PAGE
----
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"Knocking on Doors that Don't Open": experiences of caregivers of children living with disabilities in Iquitos and Lima, Peru.

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dc.contributor.author Aguerre, Ines M.
dc.contributor.author Riley-Powell, Amy R.
dc.contributor.author Weldon, Caroline T.
dc.contributor.author Pajuelo, Monica J.
dc.contributor.author Celis Nacimento, Rosa A.
dc.contributor.author Puente-Arnao, Anité
dc.contributor.author Cabrera, Lilia
dc.contributor.author Oberhelman, Richard A.
dc.contributor.author Paz-Soldan, Valerie A.
dc.date.accessioned 2019-12-06T20:57:45Z
dc.date.available 2019-12-06T20:57:45Z
dc.date.issued 2019
dc.identifier.uri https://hdl.handle.net/20.500.12866/7387
dc.description.abstract Background: More than one billion people worldwide live with a disability. Despite advances in recognising inequalities experienced by people with disabilities, barriers to services and stigmatisation still exist. The aims of this study were to explore: (1) perceptions and experiences of services specifically available to people with disabilities and their caregivers and (2) the perception of disability. Methods: In-depth interviews were conducted with 20 caregivers of persons with a disability and 14 key informants in two cities in Peru; Lima and Iquitos. The social-ecological model was used as a framework to analyse and present data, stratifying the key barriers and opportunities at each level. Results: At the individual level, interviewees reported a lack of support at the time of diagnosis, poor coping strategies, and communicated their desire for, and willingness to participate in support groups if they were established. On the community level, education and awareness were reportedly lacking and acts of discrimination and stigmatisation were common. Participants described opportunities for community-level campaigns to increase exposure and awareness of disability rights and inclusion. A dissatisfaction with government programmes was reported, as services were not available to everyone, in part due to geographical and socio-economic barriers. Conclusions: The main findings were the lack of emotional, informational, and tangible support available to caregivers of people with disabilities, often exacerbated by lower socio-economic status; a lack of transparency of care pathways available to people with disabilities; and a lack of visibility of people with disability in both Lima and Iquitos. Implications for Rehabilitation Support groups could offer additional support to caregivers of people with disabilities in Lima, mitigating existing gaps in services for people with disabilities, and their families. Education campaigns implemented on a community level could start to curb discrimination and stigmatisation of people with disabilities in Lima and Iquitos. A national census with inclusive language and methodology specifically designed to capture the percentage of the population currently living with a disability would give a real indication of what services are needed in Peru. The provision of clear, publically available routes of attention would assist caregivers and families to access services for people with disabilities. en_US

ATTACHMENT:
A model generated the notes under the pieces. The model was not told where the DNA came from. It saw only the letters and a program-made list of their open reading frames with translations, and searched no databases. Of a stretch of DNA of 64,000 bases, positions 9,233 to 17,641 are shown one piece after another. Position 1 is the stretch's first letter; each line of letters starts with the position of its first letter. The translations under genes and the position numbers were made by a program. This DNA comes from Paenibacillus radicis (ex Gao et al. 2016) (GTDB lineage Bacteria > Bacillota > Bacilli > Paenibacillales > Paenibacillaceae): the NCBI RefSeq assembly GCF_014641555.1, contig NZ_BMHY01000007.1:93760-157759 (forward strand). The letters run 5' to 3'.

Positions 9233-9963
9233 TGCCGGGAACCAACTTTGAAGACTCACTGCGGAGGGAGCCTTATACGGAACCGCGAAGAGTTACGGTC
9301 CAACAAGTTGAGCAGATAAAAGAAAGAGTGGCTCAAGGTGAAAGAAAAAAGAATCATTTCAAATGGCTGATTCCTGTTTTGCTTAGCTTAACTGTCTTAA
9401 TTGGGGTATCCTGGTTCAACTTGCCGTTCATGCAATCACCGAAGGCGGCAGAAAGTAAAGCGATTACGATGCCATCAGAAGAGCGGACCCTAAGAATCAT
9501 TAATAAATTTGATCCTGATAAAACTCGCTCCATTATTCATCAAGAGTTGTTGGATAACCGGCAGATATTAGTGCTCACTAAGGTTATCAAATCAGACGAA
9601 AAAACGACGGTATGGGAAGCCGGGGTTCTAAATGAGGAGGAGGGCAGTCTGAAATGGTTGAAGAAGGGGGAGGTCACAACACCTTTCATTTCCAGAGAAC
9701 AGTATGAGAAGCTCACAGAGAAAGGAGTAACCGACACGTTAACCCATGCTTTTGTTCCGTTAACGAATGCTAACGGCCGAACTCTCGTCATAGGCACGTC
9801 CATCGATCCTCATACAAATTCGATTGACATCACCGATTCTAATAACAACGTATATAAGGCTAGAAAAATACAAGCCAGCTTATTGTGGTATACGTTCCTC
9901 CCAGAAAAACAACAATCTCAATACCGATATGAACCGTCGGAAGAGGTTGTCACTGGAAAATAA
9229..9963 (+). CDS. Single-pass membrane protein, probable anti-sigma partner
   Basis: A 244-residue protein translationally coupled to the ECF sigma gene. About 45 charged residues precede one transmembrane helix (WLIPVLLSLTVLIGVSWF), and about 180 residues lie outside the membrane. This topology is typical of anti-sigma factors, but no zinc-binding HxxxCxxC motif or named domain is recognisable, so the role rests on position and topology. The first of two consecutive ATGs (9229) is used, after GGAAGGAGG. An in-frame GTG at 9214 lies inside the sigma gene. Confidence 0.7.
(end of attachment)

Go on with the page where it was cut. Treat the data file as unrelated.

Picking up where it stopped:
dc.language.iso eng
dc.publisher Taylor & Francis
dc.relation.ispartof urn:issn:1464-5165
dc.rights info:eu-repo/semantics/restrictedAccess
dc.rights.uri https://creativecommons.org/licenses/by-nc-nd/4.0/deed.es
dc.subject access en_US
dc.subject Disability en_US
dc.subject discrimination en_US
dc.subject Healthcare en_US
dc.subject International Health en_US
dc.subject Peru en_US
dc.title "Knocking on Doors that Don't Open": experiences of caregivers of children living with disabilities in Iquitos and Lima, Peru. en_US
dc.type info:eu-repo/semantics/article
dc.identifier.doi https://doi.org/10.1080/09638288.2018.1471741
dc.subject.ocde https://purl.org/pe-repo/ocde/ford#3.02.00 es_PE

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